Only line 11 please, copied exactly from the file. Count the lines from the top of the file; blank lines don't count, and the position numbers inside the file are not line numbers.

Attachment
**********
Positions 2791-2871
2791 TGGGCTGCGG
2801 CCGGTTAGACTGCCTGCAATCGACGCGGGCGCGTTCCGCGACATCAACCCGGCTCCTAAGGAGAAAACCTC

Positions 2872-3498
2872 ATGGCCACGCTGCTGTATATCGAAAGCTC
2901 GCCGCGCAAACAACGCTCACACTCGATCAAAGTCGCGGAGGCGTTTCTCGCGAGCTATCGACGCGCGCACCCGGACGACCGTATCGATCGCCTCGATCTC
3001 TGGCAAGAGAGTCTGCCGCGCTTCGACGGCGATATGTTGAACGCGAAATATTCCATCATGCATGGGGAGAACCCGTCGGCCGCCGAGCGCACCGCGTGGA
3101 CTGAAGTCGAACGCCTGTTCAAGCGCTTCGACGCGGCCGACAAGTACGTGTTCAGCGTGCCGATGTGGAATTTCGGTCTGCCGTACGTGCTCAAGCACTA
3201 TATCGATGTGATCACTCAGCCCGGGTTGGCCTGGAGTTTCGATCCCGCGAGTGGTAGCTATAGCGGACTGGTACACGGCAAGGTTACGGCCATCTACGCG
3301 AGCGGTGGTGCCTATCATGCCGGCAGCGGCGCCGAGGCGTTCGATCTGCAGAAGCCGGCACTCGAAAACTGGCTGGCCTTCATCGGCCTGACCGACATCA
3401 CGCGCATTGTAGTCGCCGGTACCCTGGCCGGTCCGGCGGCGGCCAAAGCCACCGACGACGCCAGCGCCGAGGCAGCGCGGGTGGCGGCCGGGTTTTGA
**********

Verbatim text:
3401 CGCGCATTGTAGTCGCCGGTACCCTGGCCGGTCCGGCGGCGGCCAAAGCCACCGACGACGCCAGCGCCGAGGCAGCGCGGGTGGCGGCCGGGTTTTGA